Report: Reversing Inequality

While there is now widespread understanding that extreme income and wealth inequality is growing and has negative impacts on society, most proposed solutions fail to address deeper systemic drivers. While technological change and globalization have supercharged inequalities, they are not the primary drivers.

This report, released with the Next Systems Project, offers a more critical explanation for extreme inequality and the ways in which the rules governing the economy have been distorted by power differentials and political factors. These rules –including tax, trade, regulation, public subsidies, and expenditures – have been tipped to advantage asset owners over wage earners, and transnational corporations over domestically-rooted enterprises. As a result, we are living with a particular flavor of a market economy – hyper-extractive monopoly capitalism – that is transferring wealth from workers and communities upwards to a small segment of the population.

Another driver of inequality is systemic racism and a legacy of discrimination in wages and wealth-building. These forces are impossible to separate and disentangle from other drivers of inequality. Policy interventions that don’t incorporate an understanding of systemic racism will fail to reverse or compound existing inequalities. And false solutions like a New Deal 2.0 program, including government stimulus packages, fail to recognize the ecological limits to traditional growth and the need to operate within the earth’s carrying capacity. The only path forward is building resilient communities that can bounce back from environmental and economic challenges.

This paper describes a full menu of “interventions” to reduce income and wealth inequality and address some of the systemic drivers of inequality. They fall into four categories, including policies that:

  • Lift the Floor, establishing minimal standard of living and safety nets
  • Level the Playing Field, by ensuring investments in public goods and elimination of the distorting influences of power and privilege
  • Deconcentrate Wealth, through interventions that directly reduce the concentration of wealth and power
  • Rewire the System, to undercut inequality drivers

One way forward is to build power and win some of these rule changes by focusing on “pressure points” that can accelerate the transition to the next system. This will require game changing campaigns that accomplish three things:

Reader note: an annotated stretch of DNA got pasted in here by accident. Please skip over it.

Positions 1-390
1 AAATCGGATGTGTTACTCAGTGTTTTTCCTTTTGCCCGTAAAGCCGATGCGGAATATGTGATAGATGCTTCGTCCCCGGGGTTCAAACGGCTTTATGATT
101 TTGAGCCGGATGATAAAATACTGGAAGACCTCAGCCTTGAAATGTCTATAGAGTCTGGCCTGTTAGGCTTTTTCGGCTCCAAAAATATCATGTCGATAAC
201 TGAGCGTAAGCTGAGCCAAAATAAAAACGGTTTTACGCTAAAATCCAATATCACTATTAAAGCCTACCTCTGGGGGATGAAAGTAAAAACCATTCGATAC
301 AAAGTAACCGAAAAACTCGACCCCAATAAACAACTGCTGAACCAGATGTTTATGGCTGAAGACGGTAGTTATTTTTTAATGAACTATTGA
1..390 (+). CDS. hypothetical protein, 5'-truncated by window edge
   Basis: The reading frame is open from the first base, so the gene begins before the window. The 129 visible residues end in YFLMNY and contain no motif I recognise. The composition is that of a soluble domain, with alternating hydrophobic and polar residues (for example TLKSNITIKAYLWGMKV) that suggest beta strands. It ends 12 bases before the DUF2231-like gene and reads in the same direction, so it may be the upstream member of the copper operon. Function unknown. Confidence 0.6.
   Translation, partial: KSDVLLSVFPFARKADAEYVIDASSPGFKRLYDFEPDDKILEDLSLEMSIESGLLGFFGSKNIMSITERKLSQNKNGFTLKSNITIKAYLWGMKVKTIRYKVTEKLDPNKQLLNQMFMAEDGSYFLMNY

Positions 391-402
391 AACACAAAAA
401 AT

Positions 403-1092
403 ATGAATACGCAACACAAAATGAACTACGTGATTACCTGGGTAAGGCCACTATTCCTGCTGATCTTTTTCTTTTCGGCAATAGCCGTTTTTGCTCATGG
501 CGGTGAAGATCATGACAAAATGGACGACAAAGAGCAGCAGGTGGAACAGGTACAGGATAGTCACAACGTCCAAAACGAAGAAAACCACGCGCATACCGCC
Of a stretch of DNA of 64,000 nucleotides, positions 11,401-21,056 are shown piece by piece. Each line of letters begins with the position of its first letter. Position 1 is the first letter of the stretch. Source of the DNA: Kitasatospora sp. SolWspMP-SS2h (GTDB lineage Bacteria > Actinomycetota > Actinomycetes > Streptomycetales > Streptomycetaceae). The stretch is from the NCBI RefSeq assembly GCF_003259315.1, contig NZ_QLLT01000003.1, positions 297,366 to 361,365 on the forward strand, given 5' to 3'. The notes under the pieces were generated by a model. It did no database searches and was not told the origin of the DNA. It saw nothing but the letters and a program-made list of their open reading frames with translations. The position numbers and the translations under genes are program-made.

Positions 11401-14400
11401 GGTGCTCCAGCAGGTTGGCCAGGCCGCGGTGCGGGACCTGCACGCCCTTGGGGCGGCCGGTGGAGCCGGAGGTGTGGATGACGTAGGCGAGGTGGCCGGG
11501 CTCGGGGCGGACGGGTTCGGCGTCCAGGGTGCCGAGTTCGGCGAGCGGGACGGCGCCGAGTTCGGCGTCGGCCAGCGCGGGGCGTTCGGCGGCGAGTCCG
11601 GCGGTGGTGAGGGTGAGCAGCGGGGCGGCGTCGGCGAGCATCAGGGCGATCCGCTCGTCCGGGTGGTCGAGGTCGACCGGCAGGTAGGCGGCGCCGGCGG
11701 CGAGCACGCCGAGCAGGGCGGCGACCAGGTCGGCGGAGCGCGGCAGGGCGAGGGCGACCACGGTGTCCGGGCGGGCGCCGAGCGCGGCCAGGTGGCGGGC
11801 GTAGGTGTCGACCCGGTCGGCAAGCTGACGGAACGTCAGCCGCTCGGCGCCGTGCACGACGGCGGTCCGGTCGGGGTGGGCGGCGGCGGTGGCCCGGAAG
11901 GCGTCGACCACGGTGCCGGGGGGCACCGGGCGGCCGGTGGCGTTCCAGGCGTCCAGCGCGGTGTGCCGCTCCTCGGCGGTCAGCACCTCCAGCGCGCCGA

• Reduce the concentration of wealth and power, break up institutions, or redistribute wealth and power.
  • Open up economic opportunities for those excluded in the current system.
  • Capture the imagination of a wide constituency of people willing to fight for policy change.

Three examples in the paper are:

  • Dividends for all: linking common wealth sources of revenue to programs that expand economic stability
  • Taxing excessive carbon solution and directing revenue to investments in renewable energy, green infrastructure and just transition efforts.
  • Expand tuition-free higher education by creating education trust funds funded by progressive taxes on wealth.

Read the full report here [PDF].
Download Quick Takeaways from the report here.
Find shareable graphics here.

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The Endless War Grows: Obama Sends U.S. Forces to Syria, Reversing Pledge of No Boots on the Ground

From Democracy Now!:

The White House has announced a team of special operations forces numbering less than 50 will be sent to Syria. This marks the first sustained U.S. troop presence in Syria since President Obama launched a bombing campaign against the self-proclaimed Islamic State in September 2014. It’s also a reversal of Obama’s repeated promise of no U.S. boots on the ground in Syria, a pledge he also violated in Iraq. One day after the announcement, the United Nations and International Committee of the Red Cross made what they called an “unprecedented joint warning” for states to end wars, respect international law and aid the 60 million refugees made homeless from recent conflicts. We are joined by Phyllis Bennis of the Institute for Policy Studies, author of several books, including “Understanding ISIS and the New Global War on Terror.”

Watch Phyllis Bennis as she joins Amy Goodman of Democracy Now! and Professor Andrew Bacevich to discuss the impact continued escalation in U.S. military action is having on the conflicts in the Middle East:

For the full transcript for both segments, visit Democracy Now!‘s website (Part 1, Part 2)

The post The Endless War Grows: Obama Sends U.S. Forces to Syria, Reversing Pledge of No Boots on the Ground appeared first on Institute for Policy Studies.

Phyllis Bennis directs the New Internationalism Project at the Institute for Policy Studies.

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Boy, 2, killed, sister hurt by reversing mini-lorry

The children were playing in the premises of a brick kiln in Uthukottai, where their parents Babu and Sheela were labourers. Lorry driver S Venkatesan of Thirunindravur was reversing his vehicle to load baked bricks, when the vehicle hit the children.
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